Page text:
Anti-islet immunity was studied in six spontaneously insulin-dependent diabetic (IDD) dogs, using mouse islets of Langerhans cells as targets, in vitro. Insulinopenia was demonstrated in all dogs by an i.v. glucose tolerance test. A significant lymphocytopenia was detected in the peripheral blood of this diabetic group. Pancreatic tissue from one of these animals was obtained shortly after death and the islets displayed a marked loss in beta cells without significant changes in the other types of islet cells. No insulitis was observed.

Circulating mononuclear cells from the diabetic dogs induced an increased basal insulin (IRI) release from islet cells and a suppressed stimulated IRI release. Damage to or depth of beta cells may account for these findings.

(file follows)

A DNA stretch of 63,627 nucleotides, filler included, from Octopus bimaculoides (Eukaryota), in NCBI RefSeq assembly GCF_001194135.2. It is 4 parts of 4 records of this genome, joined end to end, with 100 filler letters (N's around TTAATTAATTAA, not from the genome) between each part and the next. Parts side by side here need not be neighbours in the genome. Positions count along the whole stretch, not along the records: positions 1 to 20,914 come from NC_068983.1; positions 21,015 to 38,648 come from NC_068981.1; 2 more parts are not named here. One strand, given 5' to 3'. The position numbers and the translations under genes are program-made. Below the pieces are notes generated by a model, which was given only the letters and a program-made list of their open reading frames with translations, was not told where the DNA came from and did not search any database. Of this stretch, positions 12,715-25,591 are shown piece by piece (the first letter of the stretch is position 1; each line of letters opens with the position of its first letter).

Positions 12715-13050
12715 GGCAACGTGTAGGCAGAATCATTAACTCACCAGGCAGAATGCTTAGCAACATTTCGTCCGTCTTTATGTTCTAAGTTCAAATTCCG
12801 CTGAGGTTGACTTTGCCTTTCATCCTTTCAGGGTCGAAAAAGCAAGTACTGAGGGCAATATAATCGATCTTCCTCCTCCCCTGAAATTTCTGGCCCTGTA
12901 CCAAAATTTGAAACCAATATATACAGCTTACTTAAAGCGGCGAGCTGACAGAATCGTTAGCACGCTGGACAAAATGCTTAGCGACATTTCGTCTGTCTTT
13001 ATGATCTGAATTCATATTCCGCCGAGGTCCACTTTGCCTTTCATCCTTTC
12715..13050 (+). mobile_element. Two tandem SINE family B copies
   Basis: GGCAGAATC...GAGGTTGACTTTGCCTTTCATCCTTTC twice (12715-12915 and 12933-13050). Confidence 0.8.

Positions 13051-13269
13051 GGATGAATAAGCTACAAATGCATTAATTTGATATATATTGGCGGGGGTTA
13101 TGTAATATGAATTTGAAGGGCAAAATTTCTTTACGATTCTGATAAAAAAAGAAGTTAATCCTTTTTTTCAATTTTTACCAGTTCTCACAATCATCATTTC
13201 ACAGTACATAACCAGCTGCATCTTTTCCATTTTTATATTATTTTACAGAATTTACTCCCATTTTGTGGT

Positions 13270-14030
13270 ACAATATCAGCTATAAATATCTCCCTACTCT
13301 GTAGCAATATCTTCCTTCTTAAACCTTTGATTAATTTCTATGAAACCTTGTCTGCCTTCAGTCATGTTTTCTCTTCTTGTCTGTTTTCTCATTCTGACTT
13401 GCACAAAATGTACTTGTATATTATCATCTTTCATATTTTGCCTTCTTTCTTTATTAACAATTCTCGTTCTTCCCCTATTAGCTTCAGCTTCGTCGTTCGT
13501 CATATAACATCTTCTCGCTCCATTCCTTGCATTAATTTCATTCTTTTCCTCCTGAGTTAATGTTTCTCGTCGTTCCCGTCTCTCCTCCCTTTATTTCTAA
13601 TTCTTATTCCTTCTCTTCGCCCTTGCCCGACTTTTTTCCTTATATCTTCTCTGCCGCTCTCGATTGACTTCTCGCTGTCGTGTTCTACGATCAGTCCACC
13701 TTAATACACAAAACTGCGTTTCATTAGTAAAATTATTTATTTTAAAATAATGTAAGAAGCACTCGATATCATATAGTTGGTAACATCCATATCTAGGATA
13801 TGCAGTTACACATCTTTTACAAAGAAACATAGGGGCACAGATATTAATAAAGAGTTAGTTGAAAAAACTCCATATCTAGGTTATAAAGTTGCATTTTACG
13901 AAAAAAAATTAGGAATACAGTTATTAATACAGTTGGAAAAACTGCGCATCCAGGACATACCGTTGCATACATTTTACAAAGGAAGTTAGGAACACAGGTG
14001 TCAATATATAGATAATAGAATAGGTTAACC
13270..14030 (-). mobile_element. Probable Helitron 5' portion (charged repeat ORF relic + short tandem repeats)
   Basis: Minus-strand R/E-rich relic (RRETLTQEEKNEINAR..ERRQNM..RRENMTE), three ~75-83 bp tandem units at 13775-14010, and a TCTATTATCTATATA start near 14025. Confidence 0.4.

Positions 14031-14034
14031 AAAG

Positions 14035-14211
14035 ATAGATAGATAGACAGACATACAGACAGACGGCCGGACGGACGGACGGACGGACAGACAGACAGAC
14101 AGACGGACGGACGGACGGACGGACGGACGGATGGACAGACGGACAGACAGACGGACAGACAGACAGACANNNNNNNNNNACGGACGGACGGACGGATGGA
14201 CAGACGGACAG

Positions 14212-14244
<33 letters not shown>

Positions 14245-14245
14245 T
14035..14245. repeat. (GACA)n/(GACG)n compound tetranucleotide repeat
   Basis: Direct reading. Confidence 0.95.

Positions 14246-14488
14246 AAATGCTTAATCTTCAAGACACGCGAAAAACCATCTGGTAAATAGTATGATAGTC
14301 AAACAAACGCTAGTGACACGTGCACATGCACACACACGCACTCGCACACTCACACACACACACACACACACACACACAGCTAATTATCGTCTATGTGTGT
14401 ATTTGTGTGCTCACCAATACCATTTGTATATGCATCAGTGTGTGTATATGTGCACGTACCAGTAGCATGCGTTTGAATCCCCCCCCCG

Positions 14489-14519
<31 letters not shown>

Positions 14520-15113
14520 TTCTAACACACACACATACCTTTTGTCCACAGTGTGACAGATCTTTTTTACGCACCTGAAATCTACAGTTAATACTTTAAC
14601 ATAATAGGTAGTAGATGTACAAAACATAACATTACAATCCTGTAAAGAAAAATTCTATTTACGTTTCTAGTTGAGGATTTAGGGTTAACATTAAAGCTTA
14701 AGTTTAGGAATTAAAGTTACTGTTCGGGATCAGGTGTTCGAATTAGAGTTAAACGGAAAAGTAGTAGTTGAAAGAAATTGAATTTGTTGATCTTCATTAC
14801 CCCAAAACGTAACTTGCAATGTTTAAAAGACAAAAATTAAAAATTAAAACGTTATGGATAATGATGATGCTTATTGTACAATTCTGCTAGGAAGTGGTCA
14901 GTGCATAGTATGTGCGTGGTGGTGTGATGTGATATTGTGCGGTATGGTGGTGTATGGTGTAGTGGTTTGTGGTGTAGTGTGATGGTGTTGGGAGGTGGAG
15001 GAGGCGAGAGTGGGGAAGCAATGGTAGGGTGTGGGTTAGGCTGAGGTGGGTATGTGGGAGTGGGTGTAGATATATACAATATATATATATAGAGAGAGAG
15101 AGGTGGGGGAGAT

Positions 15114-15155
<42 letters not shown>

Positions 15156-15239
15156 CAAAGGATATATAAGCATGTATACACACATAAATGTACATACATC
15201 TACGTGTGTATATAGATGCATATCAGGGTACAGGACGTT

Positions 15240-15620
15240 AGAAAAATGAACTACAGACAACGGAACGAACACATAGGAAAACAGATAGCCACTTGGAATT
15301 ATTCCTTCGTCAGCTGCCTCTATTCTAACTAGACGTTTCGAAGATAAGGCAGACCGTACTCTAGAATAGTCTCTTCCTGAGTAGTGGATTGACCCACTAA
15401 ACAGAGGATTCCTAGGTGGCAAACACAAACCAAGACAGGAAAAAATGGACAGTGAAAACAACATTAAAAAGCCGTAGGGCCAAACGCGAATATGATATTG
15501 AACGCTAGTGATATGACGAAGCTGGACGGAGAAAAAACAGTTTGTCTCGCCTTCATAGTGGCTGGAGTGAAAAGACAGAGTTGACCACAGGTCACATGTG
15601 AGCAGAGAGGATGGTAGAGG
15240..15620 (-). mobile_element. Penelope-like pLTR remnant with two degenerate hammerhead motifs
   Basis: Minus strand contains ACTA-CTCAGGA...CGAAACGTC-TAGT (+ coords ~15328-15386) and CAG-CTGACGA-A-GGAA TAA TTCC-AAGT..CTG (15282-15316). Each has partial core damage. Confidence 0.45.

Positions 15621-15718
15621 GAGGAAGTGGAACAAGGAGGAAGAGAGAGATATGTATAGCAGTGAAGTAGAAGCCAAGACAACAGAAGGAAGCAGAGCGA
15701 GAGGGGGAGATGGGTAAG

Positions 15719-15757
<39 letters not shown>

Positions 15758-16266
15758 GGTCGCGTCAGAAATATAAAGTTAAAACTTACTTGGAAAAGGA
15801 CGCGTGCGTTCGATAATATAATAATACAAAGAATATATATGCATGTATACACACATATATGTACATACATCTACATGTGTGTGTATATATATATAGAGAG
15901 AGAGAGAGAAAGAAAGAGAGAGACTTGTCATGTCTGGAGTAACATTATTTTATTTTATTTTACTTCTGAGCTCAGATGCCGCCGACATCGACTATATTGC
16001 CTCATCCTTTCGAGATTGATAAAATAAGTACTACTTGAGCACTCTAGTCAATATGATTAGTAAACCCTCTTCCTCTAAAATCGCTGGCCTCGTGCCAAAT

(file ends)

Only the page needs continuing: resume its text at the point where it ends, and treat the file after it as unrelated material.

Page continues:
The stimulated IRI release was also suppressed when islets were incubated with the diabetic sera + complement, while the D-cell response to arginine was not altered, and the A-cell response was reduced but not abolished. A lysis of islet cells in the presence of IDD sera + complement was demonstrated by an increased release of 51Cr from labeled cells. These anomalies were observed neither when complement was heat-inactivated nor in the presence of control sera + complement.

Canine IDD may be a new animal model for the study of anti-islet cellular and humoral immunities.

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